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Trump reverses course on separation of migrant families

US president signs executive order ending child separation but says 'zero-tolerance' prosecution policy will continue.

Donald Trump

US President Donald Trump has signed an executive order that would keep families together after they get detained crossing the border illegally.

The order was drafted by Homeland Security Secretary Kirstjen Nielsen in an effort to end what has become a major crisis for the Trump administration.

"We're going to have very strong borders but we are going to keep families together," the president said, adding that he doesn't like seeing children separated from their families.

However, he also said that the 'zero tolerance' policy on illegal immigration will continue.

The order marks a dramatic departure for an administration that has been insisting, wrongly, that it has no choice but to separate families apprehended at the border because of the law and a court decision.

Nielsen, the president and other officials have repeatedly said the only way to end the practice is for Congress to pass new legislation, though both Democrats and some Republicans have said the president could reverse it with a simple phone call.

The news in recent days has been dominated by searing images of children held in cages at border facilities, as well as audio recordings of young children crying for their parents.

Earlier on Wednesday, Trump blamed the Democrats for the impasse in Congress.

"It's the Democrats fault, they won't give us the votes needed to pass good immigration legislation," he tweeted.

"They want open borders, which breeds horrible crime. Republicans want security."

Senator Jeff Merkley said that the exeuctive action does not necessarily reflect a positive solution.

"Details yet to come, but @realDonaldTrump's 'solution' to family separation sounds like handcuffs for all," he said in a post on Twitter.

"Locking up children and families in detention centers is unacceptable and un-American."

Nicole AustinHillery, the US executive director at Human Rights Watch, agreed.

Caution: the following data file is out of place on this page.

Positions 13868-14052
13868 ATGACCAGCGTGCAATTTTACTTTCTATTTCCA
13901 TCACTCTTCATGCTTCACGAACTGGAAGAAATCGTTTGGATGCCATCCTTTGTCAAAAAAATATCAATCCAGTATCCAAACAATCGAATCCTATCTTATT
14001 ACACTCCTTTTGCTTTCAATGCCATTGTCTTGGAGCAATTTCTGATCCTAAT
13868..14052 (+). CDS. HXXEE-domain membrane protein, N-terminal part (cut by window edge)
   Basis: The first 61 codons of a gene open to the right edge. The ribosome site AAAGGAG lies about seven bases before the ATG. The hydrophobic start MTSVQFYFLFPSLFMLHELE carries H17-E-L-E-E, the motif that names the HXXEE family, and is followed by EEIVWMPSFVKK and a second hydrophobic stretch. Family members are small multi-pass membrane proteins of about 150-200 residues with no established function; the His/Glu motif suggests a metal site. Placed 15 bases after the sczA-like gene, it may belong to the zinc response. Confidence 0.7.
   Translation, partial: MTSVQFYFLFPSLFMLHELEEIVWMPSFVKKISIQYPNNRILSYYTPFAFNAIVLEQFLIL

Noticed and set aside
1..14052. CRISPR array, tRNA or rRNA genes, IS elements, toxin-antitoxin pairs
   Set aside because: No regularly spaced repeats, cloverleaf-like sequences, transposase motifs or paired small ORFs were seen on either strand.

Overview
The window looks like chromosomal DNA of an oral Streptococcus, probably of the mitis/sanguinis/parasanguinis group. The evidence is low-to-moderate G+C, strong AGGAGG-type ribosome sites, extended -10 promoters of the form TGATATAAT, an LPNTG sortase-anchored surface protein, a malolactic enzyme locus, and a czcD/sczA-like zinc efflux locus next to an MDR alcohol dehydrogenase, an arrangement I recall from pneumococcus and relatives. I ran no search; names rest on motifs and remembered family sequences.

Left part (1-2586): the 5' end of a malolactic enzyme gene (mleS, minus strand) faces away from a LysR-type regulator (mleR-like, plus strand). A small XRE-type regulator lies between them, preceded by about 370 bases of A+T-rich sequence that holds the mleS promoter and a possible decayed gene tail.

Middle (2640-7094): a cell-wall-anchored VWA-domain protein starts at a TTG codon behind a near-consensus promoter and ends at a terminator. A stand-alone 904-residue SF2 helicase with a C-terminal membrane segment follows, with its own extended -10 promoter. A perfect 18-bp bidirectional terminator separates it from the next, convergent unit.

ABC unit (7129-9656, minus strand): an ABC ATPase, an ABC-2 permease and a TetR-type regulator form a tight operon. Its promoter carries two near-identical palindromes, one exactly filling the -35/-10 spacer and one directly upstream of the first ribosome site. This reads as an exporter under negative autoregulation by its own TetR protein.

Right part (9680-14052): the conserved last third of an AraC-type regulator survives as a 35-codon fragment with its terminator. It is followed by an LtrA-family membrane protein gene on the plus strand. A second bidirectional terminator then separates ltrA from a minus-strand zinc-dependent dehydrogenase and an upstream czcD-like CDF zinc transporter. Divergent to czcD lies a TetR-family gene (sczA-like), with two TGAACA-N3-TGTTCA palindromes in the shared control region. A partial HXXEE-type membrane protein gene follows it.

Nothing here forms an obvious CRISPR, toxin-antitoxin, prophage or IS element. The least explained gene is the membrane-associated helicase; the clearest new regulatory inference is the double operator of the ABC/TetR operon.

"[Republicans] in the Senate are now considering detaining families as a unit in response to the national outcry from tearing families apart," she said.

"This is not a solution just a change in how the damage is done."

Homeland Security officials did not immediately respond to requests for comment.

Zero tolerance 

The administration recently put into place a "zero tolerance" policy in which all unlawful border crossings are referred for prosecution - a process that moves adults to the custody of the US Marshals Service and sends many children to facilities run by the Department of Health and Human Services.

Under the Obama administration, such families were usually referred for civil deportation proceedings, not requiring separation.

The policy had led to a spike in family separations in recent weeks, with more than 2,300 minors were separated from their families at the border from May 5 through June 9, according to the Department of Homeland Security.

Nielsen's action would not end the zero tolerance policy, but would aim to keep families together and ask the Department of Defense to help house the detained families.

Nielsen is working with the other agencies, including the Justice Department, Health and Human Services and the law enforcement agencies within Homeland Security on the proposed changes.

The aim is to legally work around a settlement that prevents the detention of families together for more than 20 days, or defy the order and force it back into court to argue for changes to settlement.

The settlement of a class-action lawsuit set policies for the treatment and release of unaccompanied children who are caught at the border.

The Flores settlement, named for a teenage girl who brought the case in the 1980s, requires the government to release children from custody and to their parents, adult relatives or other caretakers, in order of preference.

If those options are exhausted, authorities must find the "least restrictive" setting for the child who arrived without parents.

In 2015, a federal judge in Los Angeles expanded the terms of the settlement, ruling that it applies to children who are caught with their parents as well as to those who come to the US alone.

Other recent rulings, upheld on appeal, affirm the children's rights to a bond hearing and require better conditions at the Border Patrol's short-term holding facilities.

In 2016, the Ninth US Circuit Court of Appeals ruled that child migrants who came to the border with parents and were held in custody must be released.

The decision did not state parents must be released. Neither, though, did it require parents to be kept in detention, apart from their children.


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